Speaker John Boehner, R-Ohio, presents a photo id as he gets his ballot to vote, Tuesday, Nov. 6, 2012, at Ronald Reagan Lodge in West Chester, Ohio. (Al Behrman/AP)

Republicans won enough crucial races Tuesday to retain control of the House of Representatives, beating back a strong Democratic challenge and allowing the GOP to keep pushing an agenda of fiscal austerity.

The GOP was on track to hold on to a strong majority in the chamber, ensuring that House Speaker John A. Boehner (Ohio) remains the dominant Republican legislator in negotiations over government spending in the months ahead. With results tallied in much of the country, Republicans appeared close to maintaining at least a 20-seat margin.

The continued GOP dominance in the House probably will lead to renewed clashes with Senate Democrats, with whom Boehner’s conservative caucus feuded for the past two years in budget battles that brought the federal government to the brink of defaulting on its debt.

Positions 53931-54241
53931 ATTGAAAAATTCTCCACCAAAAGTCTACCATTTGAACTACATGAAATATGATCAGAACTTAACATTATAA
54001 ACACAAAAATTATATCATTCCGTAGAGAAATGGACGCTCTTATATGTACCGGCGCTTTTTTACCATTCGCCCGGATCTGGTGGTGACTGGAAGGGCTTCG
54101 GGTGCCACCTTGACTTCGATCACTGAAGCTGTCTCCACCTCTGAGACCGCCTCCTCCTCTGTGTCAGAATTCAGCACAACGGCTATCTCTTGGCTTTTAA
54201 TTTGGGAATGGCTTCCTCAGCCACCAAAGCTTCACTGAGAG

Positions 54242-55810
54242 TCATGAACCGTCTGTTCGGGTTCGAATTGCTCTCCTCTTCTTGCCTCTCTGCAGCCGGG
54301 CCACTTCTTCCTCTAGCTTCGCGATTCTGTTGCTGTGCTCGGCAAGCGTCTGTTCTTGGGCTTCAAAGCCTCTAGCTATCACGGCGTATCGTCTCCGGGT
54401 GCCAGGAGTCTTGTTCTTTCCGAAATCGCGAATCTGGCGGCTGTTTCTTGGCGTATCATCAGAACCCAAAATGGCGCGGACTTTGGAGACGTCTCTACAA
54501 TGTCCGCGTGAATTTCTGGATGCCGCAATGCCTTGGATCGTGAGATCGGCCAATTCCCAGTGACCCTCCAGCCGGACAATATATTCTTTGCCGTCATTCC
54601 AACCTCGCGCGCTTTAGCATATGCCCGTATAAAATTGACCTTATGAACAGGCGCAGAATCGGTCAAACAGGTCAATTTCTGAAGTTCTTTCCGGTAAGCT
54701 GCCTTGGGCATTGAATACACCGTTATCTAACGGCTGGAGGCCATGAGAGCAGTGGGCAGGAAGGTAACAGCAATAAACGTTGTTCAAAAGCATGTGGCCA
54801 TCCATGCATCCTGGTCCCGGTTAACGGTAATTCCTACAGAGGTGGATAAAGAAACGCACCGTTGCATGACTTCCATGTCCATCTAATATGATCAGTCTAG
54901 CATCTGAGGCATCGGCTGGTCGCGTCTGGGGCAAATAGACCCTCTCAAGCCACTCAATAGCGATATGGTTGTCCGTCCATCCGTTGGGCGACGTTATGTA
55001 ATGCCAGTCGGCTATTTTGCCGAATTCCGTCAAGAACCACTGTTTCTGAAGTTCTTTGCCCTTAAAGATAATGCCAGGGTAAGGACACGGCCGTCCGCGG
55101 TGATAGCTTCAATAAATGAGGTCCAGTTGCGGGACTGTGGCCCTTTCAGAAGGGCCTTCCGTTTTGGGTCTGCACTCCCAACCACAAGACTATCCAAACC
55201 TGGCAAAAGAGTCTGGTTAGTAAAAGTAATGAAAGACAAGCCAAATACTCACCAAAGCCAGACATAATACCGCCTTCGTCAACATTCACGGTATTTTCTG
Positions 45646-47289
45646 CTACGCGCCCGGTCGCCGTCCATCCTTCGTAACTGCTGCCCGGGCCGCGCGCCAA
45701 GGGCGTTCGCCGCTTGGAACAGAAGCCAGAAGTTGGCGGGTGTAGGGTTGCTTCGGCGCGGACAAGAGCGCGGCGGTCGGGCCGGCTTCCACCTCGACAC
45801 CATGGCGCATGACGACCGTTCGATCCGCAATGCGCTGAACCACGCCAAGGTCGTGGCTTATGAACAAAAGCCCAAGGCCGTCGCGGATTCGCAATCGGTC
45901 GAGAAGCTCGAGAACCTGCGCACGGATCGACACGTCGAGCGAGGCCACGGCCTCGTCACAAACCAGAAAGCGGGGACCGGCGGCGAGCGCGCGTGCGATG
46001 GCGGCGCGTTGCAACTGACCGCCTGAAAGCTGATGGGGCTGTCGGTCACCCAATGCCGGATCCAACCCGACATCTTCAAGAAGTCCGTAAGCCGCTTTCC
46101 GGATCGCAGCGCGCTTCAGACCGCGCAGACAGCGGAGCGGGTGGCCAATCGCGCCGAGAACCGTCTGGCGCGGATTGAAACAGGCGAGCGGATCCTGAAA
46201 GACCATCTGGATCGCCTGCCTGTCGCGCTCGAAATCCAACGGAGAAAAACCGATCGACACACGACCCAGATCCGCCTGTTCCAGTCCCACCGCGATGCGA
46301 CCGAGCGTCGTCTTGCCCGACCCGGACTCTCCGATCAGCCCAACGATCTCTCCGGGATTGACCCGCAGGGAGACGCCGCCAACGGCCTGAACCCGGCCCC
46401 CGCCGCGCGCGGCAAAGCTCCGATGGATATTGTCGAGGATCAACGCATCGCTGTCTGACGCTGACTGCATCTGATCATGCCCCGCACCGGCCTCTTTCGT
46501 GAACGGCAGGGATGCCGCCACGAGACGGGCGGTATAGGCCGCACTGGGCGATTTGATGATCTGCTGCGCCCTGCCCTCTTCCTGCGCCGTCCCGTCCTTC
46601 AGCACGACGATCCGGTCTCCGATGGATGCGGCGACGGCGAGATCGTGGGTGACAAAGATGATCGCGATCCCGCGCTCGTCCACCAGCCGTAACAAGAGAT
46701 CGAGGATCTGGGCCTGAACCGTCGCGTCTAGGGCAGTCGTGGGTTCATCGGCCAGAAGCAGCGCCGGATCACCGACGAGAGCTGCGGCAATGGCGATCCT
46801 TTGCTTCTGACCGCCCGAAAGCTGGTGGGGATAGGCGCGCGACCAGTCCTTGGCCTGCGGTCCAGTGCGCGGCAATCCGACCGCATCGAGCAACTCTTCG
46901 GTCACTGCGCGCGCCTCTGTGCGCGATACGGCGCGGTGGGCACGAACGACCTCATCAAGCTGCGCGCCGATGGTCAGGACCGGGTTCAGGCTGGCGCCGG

Those partisan showdowns made the 112th Congress the least-popular in history. Although that seemed to bode ill for incumbents — several in both parties fell to primary challengers in the spring and summer — voters Tuesday followed an old axiom: They loathe Congress but support their local congressman.

Many incumbents survived because of a redistricting process that left a record-low number of competitive seats, cloistering Republicans and Democrats together into geographically odd — but politically homogenous — districts. In Florida, where population growth boosted the delegation to 27 seats, only six races were considered competitive entering Election Day.

The most outspoken partisan from Florida, freshman Rep. Allen B. West (R), was locked in a tight battle early Wednesday, trailing by less than 1,000 votes, even though he moved into a more Republican-leaning district where his controversial statements were considered less inflammatory. But Alan Grayson — a liberal firebrand tossed out in the 2010 wave — was set to return to the House from a new district that tilts heavily toward Democrats.